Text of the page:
What Are the Different Types of Food Emulsifiers?

C.B. Fox

Food emulsifiers have been used for hundreds of years in order to keep the oil and water based ingredients in a dish from separating. Though there are a number of cooking techniques that can be used to help oil and water combine, the use of an emulsifier gives the finished product more stability than it would otherwise have. Traditionally, one of the most commonly used types of food emulsifiers are chicken eggs, which are frequently used to bind together ingredients in baked goods. Chemical emulsifiers, which are made of some of the same molecule chains that give natural emulsifiers their properties, are the most frequently used in processed foods.

Eggs are the most common type of emulsifier food.
Eggs are the most common type of emulsifier food.

One of the most commonly used food emulsifiers is the egg. The yolk of a chicken egg contains a large amount of a phospholipid compound known as lecithin, which binds readily to water. Lecithin is also found naturally in oils from rapeseed, soy beans, and other common oil producing plants. Scientists have also been able to extract pure lecithin from these products in order to create a powder or paste that can be added to foods to emulsify them without adding oil or egg to the dish.

Emulsifiers may be added to milk to prevent separating and extend its shelf life.
Emulsifiers may be added to milk to prevent separating and extend its shelf life.

Monoglycerides are food emulsifiers that are commonly used in food processing plants. A number of different fatty acids can be extracted from plant or animal sources for use as monoglycerides. These food emulsifiers are some of the most commonly used because they can have a number of different properties, including the ability to keep a substance from becoming too sticky, to prevent a substance from foaming, or to cause a substance to foam. These differences occur because these chemicals can be made from different fatty acids.

Fatty acids can also be combined into polyglycerides in order to be used as food emulsifiers. As with monoglycerides, the behavior of a polyglycerol compound will change depending on the type of fatty acid used to create it. Many of these compounds are attracted to both water and oil, making them useful in dishes in which these two ingredients must be kept from separating.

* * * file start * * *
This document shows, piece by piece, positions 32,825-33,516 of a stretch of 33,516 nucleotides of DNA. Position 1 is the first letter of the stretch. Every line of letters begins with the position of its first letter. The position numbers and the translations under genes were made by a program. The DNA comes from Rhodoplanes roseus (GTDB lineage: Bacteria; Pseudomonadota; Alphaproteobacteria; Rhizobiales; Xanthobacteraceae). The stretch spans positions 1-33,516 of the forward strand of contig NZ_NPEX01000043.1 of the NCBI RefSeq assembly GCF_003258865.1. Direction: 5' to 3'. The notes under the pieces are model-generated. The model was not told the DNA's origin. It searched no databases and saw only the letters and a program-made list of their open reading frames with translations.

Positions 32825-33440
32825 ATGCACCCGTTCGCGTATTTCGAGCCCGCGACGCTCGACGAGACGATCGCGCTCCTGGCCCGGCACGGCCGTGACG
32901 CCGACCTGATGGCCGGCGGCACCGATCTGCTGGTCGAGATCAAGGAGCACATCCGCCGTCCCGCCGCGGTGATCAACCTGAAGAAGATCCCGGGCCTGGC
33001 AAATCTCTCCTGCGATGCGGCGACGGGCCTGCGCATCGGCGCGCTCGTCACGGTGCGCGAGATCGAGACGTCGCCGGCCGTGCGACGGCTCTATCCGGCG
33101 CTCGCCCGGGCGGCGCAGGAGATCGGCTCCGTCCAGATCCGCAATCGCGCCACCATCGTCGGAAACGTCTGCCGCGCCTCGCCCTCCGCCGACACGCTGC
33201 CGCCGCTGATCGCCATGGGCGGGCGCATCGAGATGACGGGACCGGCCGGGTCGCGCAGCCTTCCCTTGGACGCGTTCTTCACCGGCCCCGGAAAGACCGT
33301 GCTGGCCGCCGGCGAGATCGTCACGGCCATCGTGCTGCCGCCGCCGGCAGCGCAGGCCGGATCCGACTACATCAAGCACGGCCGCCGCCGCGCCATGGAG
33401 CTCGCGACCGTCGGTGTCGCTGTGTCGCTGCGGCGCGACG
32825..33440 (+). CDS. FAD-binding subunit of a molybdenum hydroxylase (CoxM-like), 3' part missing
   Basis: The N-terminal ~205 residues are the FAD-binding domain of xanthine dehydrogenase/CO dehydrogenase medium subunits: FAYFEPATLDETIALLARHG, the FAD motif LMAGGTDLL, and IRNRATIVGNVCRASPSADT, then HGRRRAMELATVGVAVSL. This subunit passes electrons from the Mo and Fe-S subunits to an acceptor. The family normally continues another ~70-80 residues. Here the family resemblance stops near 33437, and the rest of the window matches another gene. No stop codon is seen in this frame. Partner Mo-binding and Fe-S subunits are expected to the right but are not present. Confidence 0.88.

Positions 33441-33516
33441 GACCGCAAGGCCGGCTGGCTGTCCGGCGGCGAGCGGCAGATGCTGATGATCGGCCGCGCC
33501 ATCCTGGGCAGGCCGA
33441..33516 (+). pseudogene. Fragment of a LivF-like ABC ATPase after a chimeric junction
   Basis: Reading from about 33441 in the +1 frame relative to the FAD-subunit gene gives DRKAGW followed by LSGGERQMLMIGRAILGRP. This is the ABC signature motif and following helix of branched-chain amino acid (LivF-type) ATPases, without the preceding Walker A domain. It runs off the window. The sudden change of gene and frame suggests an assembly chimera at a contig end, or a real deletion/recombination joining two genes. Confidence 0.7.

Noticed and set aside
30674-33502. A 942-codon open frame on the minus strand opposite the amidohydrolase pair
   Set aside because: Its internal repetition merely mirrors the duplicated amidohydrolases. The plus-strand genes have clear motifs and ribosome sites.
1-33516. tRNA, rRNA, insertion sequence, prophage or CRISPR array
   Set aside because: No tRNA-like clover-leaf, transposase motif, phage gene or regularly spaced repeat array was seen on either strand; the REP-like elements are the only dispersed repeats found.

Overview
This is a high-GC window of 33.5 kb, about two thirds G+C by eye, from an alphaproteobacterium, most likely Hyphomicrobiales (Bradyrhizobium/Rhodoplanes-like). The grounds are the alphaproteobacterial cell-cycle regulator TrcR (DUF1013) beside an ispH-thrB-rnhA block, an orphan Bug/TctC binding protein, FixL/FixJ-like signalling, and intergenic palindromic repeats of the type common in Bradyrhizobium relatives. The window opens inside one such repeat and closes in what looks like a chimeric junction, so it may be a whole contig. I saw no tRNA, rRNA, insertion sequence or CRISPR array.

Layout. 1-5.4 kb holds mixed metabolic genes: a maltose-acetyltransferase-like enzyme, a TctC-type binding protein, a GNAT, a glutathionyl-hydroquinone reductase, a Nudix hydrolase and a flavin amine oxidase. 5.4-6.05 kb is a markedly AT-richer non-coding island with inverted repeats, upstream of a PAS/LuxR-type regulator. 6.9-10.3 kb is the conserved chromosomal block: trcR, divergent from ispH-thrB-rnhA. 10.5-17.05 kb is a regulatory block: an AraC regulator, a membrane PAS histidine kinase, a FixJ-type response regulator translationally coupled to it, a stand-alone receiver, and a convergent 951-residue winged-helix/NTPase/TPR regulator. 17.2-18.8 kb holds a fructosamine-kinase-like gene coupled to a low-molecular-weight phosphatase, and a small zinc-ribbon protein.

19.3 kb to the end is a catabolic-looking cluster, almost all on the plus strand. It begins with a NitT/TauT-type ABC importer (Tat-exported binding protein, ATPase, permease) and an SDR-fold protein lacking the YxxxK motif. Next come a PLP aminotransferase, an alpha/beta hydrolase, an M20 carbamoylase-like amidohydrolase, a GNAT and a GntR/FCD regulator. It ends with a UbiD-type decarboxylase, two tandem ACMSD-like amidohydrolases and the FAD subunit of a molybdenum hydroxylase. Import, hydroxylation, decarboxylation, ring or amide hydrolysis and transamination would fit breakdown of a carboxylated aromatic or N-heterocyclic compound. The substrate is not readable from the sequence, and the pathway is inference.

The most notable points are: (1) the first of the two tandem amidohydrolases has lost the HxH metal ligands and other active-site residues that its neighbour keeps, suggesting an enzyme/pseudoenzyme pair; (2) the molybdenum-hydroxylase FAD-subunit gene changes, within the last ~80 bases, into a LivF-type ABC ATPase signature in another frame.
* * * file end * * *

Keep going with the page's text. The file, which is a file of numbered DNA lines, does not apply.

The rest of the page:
Mustard and honey can also be used as food emulsifiers. These foods work in the same way as chemical emulsifiers and contain many of the same types of molecules that allow emulsifiers to bind water and oil together. Though they are not frequently used in food processing plants, these emulsifiers are frequently used by individuals and by companies that specialize in natural foods.

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Discussion Comments


I was wondering what "lecithin" in the ingredients list of my salad dressing means. So this is why the oil and vinegar in it never separates.


I've never thought of honey as an emulsifier. I have a niece who is allergic to eggs. I guess I can make some baked goods for her by incorporating honey instead? Will it turn out good?

Will other sweet syrups work as emulsifiers as well? Like maple syrup or rice syrup?


Once I forgot to put eggs in my pancake batter. It was my second or third time making pancakes and I didn't have the recipe.

When I poured the batter on the pan, everything just fell apart and become a big mush. It was terrible. My mom took one look at it and said "you forgot the eggs."

This was a good lesson actually. Now, whenever I put oil and water in a batter, I know I have to put eggs too.

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